“Last pass we spun again, but what was good about the pass was we knew by the data that the rear shocks needed to be rebuilt,” explained Johnny. “We are not taking the easy path here with turbos. We could be like everyone else and just go Pro Line and ProCharger and get someone to email us a tune, but that’s not what we’re about.”

Several lengthy breaks between Outlaw rounds forced the meeting to run well past midnight, so the decision was made to drop one of the Outlaw rounds, which seemed kind of weird when they are ‘the show’.

Andrew Zada in the ‘Boogeyman’ Camaro was hot favourite for the win, having already clocked a 3.61, with Paul Mouhayet working his magic on the keyboard. Unfortunately, the 481X Pro Line engine with a massive 144 crank-driven ProCharger broke a lifter. So instead, the final was called between the pair of racers who had won two races each: Jarrod Wood and Steve Smith, the former ultimately taking the win and the $10K prize money with a 3.62 versus a 4.28.

There were some great numbers produced over the quarter-mile on the night, too. The ‘Crusty’ Torana of Mark Drew went 7.02@199mph before the Victorian decided to really turn it up. “Paul Turner had just freshened the motor in the car and we had already been [email protected] coming into the meeting,” said Mark. “First pass we got some fuel under the tyres and we had the thing wound up, so we backed it down for round two. With the soft tune, it went 7.02@199mph, so when we raced Steve Bezzina next round, we figured we’d throw everything at it.

“The car was on a mission, going 1.11 in the 60-foot, 2.93 to the 330, and I had to pedal it when it pushed the front balancer seal out and got oil under the tyres for a 4.57 at half-track. I then edged ahead of Steve with a 7.30 to a 7.40. If I’d been able to stay in it, it was a 6.80 pass for sure.”

All was not lost for Bezzina, though, who left Sydney Dragway with a new personal best for his stunning XW Falcon, a 6.68 at a massive 212mph, as well as the win in the Pro Street Villains class.

There was a strong mix of import cars that put in a bunch of standout passes, including Anthony Maatouk’s GTR going 7.06@192mph, while George Josevski had his billet RB-engined VL singing to the tune of 6.95@195mph.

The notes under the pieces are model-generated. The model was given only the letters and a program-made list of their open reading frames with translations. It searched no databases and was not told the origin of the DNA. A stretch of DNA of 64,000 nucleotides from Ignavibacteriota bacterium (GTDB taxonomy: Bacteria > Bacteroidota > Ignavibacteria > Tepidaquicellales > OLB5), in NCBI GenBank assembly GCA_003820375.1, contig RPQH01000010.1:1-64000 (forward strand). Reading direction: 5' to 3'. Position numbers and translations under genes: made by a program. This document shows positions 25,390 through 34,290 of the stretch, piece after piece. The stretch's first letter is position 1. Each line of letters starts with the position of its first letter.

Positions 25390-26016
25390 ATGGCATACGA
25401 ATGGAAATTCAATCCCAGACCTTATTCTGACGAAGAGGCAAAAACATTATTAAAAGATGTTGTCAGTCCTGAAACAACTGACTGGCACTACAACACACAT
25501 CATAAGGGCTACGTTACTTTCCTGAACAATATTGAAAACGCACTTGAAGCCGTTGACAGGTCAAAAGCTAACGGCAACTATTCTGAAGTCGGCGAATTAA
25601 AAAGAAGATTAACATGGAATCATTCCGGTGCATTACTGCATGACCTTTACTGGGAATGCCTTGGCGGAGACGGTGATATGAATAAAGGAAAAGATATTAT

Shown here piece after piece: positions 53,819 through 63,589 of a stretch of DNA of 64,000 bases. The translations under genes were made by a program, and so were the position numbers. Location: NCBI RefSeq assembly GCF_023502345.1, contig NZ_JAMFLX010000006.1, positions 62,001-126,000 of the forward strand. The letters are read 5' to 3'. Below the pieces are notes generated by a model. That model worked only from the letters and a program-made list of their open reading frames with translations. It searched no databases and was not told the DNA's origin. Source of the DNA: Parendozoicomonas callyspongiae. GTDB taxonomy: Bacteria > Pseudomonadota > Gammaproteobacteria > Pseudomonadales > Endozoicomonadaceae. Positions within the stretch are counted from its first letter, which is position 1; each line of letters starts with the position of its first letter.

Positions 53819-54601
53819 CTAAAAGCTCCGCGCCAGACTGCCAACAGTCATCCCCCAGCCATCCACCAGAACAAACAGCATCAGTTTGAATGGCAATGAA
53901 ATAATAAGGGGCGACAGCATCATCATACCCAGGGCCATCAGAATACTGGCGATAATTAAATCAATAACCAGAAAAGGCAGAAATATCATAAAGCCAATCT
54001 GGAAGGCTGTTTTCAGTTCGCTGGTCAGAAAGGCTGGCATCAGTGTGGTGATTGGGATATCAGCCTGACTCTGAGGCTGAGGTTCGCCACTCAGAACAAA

Wollongong racer Simon Kryger made a solid 6.67 hit on his mega-cube nitrous Torana, although the car sounded like it laid over around three-quarter track to run 192mph. It’s still early days with that deal, and no doubt Kon from Wollongong Automotive Services will get it ironed out.

One of the really impressive passes of the night (at around the midnight hour) was the 1J-powered VS Commodore ute of Chuck Jifkins, tuned by Dale Heiler. Prior to the meeting, the car had run a best of 8.20, but with new rear leaf springs and some more laptop love feeding 39psi into the screaming six-banger on E85, it blasted into the sevens with a 7.93@169mph. Word is he’s out of turbo and about to step it up to a Pro Mod 88 and an SFI case for the Powerglide.

The biggest upset of the night came courtesy of Demetri ‘Dim Sim’ Stamatis and his immaculate VL Calais, who outran the JUN II Skyline from Croydon Racing Developments after a day of personal best times for the VL, culminating in a 7.43@185mph.

Having recently taken on plenty more power, the car looked to be a handful all day, gravitating towards the wall each pass. Once Dim Sim gets the rear end sorted, no doubt the car’s going to fly.

Aside from the issues that caused the event to run long, Midnight Mayhem was a cracker, and no doubt the promoter will get the scheduling sorted for Midnight Mayhem 2 on 19-20 May.